Singapore, to those elsewhere who have heard of it, might conjure up the words “clean”, “cosmopolitan” or, thanks to a little movie, “crazy rich“.
For those who do know it, the descriptors might differ a little: “kiasu”, “stressful”, even”boring”.
Regardless of one’s take, “kindness” would definitely not have been in the top 10. Until now.
Before I carry on, I assure you, I am not a snowflake millennial who chooses to see only butterflies and rainbows.
Put it this way: The other DJs have many nicknames for me, but Little Miss Sunshine isn’t one.
However, given the times we are living in, I do feel it necessary to spread some measure of joy.
My husband – whom the government has deemed a front-liner, an “essential business”, one of the many courageous individuals responsible for keeping Singapore’s economy going – is a barber.
Grease Monkey Barber Garage, being a small shop and not part of a chain, was facing impending closure.
We faced the impending doom of possibly becoming a single-income household. “Adulting” suddenly became a looming reality.
Also, I was pregnant.
Hoping to keep the shop going through the circuit breaker, Grease Monkey decided to issue vouchers which clients could purchase for use at a later date.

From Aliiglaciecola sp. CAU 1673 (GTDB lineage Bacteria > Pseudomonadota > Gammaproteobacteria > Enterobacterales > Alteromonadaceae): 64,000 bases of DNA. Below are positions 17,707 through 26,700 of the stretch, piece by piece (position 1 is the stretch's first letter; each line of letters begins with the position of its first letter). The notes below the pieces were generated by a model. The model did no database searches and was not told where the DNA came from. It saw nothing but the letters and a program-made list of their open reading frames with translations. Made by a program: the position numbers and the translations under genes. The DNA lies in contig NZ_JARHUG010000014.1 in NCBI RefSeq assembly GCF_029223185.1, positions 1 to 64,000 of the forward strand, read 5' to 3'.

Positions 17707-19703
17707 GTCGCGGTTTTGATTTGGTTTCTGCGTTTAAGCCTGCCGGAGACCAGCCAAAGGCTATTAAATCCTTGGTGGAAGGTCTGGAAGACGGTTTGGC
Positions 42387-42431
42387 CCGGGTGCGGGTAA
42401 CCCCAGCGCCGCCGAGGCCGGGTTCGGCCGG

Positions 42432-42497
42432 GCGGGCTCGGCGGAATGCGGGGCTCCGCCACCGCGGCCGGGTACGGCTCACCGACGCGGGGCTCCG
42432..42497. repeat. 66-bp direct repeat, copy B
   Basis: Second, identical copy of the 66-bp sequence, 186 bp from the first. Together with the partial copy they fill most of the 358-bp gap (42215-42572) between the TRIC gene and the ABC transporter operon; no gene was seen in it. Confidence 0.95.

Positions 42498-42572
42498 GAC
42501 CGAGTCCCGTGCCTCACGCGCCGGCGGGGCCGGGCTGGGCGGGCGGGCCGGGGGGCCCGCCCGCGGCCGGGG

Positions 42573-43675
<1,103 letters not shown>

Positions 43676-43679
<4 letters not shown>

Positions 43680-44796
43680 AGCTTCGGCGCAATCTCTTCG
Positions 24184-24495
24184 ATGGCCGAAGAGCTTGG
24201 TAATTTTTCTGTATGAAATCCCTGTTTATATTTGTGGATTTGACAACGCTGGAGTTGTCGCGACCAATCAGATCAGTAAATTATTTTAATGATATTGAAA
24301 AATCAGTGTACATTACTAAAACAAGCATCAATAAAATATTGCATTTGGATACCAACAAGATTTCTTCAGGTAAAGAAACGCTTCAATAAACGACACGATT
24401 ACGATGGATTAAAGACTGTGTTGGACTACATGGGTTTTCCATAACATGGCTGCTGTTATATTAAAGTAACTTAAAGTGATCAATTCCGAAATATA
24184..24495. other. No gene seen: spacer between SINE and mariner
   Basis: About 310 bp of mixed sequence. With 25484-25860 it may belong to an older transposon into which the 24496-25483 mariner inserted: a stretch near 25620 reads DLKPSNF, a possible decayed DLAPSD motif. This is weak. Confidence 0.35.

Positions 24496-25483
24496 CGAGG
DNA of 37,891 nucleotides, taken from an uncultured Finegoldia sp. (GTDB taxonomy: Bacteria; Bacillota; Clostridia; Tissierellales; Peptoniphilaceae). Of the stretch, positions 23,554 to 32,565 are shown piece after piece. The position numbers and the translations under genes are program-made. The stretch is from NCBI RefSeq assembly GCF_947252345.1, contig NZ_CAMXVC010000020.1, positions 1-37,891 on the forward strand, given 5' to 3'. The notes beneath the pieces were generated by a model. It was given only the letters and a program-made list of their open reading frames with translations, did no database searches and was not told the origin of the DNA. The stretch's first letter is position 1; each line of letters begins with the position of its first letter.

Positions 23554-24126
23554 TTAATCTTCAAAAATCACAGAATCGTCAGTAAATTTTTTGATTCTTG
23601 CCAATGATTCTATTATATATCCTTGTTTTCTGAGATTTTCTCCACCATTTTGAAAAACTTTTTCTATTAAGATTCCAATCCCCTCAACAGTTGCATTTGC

The only “pre-purchasing” ticket I know of Singaporeans buying are for concerts because, well, kiasuism – but the response was outstanding.
My husband’s customers, who had booked cuts when the shutdown was announced, insisted on paying, because they understood the struggle of small businesses during these times.
As far as kindness goes, surely that has to be a 10 out of 10.
Let’s also not forget the group who wanted Singaporeans to wait by their windows on a Monday night and, at 8pm, cheer for our front-liners – the most ridiculous, un-Singaporean thing one could think up.
The appointed time came and one lonely guy under my block was clapping his heart out. That soon turned into blocks of people cheering and clapping, which, in no time, included this cynical Cindy.
My heart grew three sizes that night and all the people in Whoville rejoiced.
Sure, the shelves at supermarkets are sometimes bare, but aren’t our proverbial cups overflowing with love? Aren’t we all a little glad to be going through this together?
Seeing the potential of how united, selfless and strong we are as a people and as a nation, don’t we feel like singing “this is home truly, where I know I must be”?
My fellow countrymen, I urge you to share the article about the Singaporean who bought 100 packs of Hokkien mee to support his favourite stall and to tar pau for all his neighbours.
Spread the story about the Singaporean who is helping to house Malaysian workers.
Repost that poster that shows how to make a donation to help our foreign workers.
When I recount this period to my child, I’ll be telling it from the perspective of how humanity came together, helped each other where they could and gave support in whatever way they knew.
As my fellow millennials would say: “Faith in humanity was restored.”
Oh, and they shut down McDonald’s for a month. #epic
Jillian Lim, known as Jill, hosts the weekend shows on Kiss92 from 8pm to midnight on Saturdays and noon to 6pm on Sundays. She is married to Kenneth Christopher, who started Grease Monkey Barber Garage and is a musician with his band Suneater.
This article was first published in The Straits Times.